By Zanna Linskaia
Who does not know this famous Latin saying, that translated as “in wine there is truth”?
It means that under influence of alcohol, a person speaks his hidden thoughts and desires. In many languages there are equivalents of saying. In English for example we admit - “what soberness conceals, drunkenness reveals.” French people almost repeat - “ce que le sobre tient an cceur est sur la langue du buveur”. Germans are more stronger - “Trunker Mund verrat des Herzens Grund”. In Russian language the saying is very strict -“Что у трезвого на уме – то у пьяного на языке!”
Jews and Judaism have a complicated, strange relationship with alcohol, specially with wine. Almost all Jewish traditions and rituals have wine as a significant element. During Kiddush on Shabbat and Holidays we recite over a cup of wine. 4 cups of wine play role in Passover Seder. Ceremonies like Havdallah, Brit Milah, Purim, weddings and more are always associated with wine. While wine “cheers the hearts of men”(Psalm 104:15), the Torah says that wine has a dangerous aspect. On one hand, wine brings a great joy as comparison in “Songs of Songs”: “Draw me after you, let us run. The King has brought me to his chambers. Let us delight in your love, savoring it more than wine”.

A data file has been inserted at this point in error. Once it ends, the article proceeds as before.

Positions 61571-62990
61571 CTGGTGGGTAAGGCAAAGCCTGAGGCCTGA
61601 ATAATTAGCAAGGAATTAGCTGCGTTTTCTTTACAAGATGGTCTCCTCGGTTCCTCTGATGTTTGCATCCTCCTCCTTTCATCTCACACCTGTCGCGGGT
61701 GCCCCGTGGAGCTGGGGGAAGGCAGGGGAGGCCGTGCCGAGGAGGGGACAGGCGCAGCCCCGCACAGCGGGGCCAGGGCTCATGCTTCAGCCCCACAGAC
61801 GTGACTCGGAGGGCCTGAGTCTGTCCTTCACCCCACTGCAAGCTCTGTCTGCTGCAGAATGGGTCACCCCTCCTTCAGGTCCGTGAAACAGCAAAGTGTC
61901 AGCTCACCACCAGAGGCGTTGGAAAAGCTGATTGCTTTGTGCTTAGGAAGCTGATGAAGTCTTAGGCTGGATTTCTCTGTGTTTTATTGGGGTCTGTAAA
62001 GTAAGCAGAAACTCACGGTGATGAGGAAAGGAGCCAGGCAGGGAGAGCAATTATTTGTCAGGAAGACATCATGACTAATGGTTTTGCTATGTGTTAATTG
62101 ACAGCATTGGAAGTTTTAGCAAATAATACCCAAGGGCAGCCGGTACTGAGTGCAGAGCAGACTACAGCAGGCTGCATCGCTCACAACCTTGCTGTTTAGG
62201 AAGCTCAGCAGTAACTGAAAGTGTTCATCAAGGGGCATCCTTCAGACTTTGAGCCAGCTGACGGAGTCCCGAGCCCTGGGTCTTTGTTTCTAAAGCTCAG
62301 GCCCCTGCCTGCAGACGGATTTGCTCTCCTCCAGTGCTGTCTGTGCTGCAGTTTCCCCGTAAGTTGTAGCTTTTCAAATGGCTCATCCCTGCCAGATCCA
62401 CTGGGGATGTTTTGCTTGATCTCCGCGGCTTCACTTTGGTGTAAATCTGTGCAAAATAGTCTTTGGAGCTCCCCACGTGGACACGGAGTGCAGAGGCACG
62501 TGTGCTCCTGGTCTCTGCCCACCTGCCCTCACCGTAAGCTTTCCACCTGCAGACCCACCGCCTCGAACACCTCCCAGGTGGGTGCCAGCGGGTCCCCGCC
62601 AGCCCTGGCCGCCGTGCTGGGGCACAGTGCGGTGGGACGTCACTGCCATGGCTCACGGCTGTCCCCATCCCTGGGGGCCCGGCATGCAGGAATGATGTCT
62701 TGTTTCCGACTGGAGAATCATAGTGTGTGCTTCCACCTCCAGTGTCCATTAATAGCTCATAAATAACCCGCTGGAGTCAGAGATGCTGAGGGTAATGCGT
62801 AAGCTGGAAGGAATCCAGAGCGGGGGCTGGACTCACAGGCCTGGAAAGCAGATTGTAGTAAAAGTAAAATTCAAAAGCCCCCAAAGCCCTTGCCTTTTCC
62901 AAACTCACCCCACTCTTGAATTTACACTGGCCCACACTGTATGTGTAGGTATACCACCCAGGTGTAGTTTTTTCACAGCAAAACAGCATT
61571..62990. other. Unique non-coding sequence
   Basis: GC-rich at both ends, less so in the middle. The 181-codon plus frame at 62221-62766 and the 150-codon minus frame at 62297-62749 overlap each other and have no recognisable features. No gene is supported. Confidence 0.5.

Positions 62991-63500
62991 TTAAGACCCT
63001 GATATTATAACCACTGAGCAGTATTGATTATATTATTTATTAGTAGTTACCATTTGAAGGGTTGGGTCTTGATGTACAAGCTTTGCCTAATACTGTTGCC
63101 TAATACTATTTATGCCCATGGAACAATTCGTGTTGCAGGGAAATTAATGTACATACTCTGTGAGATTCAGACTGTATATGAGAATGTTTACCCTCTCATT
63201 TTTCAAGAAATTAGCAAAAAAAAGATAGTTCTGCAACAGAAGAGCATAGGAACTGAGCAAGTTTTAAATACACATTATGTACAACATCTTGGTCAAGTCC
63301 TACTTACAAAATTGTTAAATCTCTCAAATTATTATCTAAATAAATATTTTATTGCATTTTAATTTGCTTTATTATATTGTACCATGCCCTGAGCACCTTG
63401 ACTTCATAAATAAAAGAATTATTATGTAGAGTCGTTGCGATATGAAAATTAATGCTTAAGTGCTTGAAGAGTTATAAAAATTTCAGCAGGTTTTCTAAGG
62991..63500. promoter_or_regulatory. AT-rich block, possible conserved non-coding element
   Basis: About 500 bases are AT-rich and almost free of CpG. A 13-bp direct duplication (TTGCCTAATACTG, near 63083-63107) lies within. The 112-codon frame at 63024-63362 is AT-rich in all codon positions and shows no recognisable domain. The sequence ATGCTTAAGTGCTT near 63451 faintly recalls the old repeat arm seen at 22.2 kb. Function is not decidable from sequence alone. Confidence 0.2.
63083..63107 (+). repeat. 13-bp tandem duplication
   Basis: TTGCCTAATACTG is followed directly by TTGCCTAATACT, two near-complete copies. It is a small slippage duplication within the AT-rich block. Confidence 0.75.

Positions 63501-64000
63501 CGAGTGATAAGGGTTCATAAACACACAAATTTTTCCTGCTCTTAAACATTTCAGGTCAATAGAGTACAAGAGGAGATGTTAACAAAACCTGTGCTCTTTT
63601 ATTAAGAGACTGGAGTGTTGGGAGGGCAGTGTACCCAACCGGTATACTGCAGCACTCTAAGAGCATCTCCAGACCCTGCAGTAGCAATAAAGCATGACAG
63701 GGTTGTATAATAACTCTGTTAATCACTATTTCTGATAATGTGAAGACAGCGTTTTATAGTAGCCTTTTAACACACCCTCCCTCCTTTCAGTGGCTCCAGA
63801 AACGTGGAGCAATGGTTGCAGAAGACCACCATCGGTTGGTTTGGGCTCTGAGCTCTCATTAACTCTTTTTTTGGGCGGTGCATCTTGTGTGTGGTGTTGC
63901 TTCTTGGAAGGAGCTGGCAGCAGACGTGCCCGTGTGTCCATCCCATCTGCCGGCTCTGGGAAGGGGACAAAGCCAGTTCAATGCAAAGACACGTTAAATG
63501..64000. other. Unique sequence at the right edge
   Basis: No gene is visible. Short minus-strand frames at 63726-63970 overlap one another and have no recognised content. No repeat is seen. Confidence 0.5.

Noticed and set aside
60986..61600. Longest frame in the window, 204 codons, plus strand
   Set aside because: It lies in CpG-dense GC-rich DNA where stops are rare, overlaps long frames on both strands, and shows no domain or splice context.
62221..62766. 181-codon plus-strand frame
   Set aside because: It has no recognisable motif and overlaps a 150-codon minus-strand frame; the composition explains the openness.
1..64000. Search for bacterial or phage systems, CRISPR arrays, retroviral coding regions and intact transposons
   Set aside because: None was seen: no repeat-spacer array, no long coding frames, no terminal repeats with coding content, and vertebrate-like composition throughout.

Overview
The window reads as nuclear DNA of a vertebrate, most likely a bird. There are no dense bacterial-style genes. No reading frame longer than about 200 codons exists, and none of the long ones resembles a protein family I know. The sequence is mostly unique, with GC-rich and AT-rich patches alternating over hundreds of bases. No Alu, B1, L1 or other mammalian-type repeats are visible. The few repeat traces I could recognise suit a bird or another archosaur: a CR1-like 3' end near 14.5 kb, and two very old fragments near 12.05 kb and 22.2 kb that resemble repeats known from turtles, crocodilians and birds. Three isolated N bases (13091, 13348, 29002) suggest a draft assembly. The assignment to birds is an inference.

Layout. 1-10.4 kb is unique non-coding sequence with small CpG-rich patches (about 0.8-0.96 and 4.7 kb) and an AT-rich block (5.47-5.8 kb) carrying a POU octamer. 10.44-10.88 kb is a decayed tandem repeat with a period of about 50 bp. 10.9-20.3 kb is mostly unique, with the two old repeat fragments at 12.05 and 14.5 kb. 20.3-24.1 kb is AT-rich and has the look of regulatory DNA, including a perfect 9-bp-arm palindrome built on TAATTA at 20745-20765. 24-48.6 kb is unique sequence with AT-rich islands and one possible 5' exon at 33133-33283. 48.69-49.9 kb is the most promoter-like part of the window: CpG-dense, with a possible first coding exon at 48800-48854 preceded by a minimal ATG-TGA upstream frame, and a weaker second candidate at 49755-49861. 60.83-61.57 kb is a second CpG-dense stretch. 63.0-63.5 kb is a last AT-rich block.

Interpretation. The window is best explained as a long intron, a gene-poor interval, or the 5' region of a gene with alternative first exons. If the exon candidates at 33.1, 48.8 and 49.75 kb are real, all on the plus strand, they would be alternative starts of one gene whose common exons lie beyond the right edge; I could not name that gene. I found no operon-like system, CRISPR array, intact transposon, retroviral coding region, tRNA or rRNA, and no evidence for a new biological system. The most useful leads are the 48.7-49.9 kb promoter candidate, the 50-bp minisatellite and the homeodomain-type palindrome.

The Talmudic rabbis declared wine not only as a great beverage, but also as religious obligations for people and God. Yes, God appreciates wine!
On the other hand, the following midrash observes the stages of drunkenness: “when you drink one cup- you act like a ewe lamb. With 2 cups you behave as a lion bragging about yourself. When you drink 3-4 cups you become like a monkey without thoughts what you are doing. When you become drunk, you behave like a pig.”
Wine connection with Jewish culture reaches back 5,000 years and percentage of alcoholics among Jews is the lowest in the world. It is well known that Greeks and Romans used wine and cultivated grapes from tradition of Dionysus and Bacchus worships. But in ancient Israel the grapevine together with olive tree were the most valuable gifts of nature having poetic and symbolic meaning in the Old Testament. The Torah mentioned Noah as the one who planted the first vineyard.
Nowadays, Israel has the best wineries in Galilee - Golan Heights, Jacques Capsouto,
Covenant,Carmel and Latrun near Jerusalem. Grapes’ images and motifs are very popular and you can find them on the modern menorahs, shofars and cups for Kiddush. If wine is considered a holy drink, the only drink over which a prayer is said, so - L’chaim!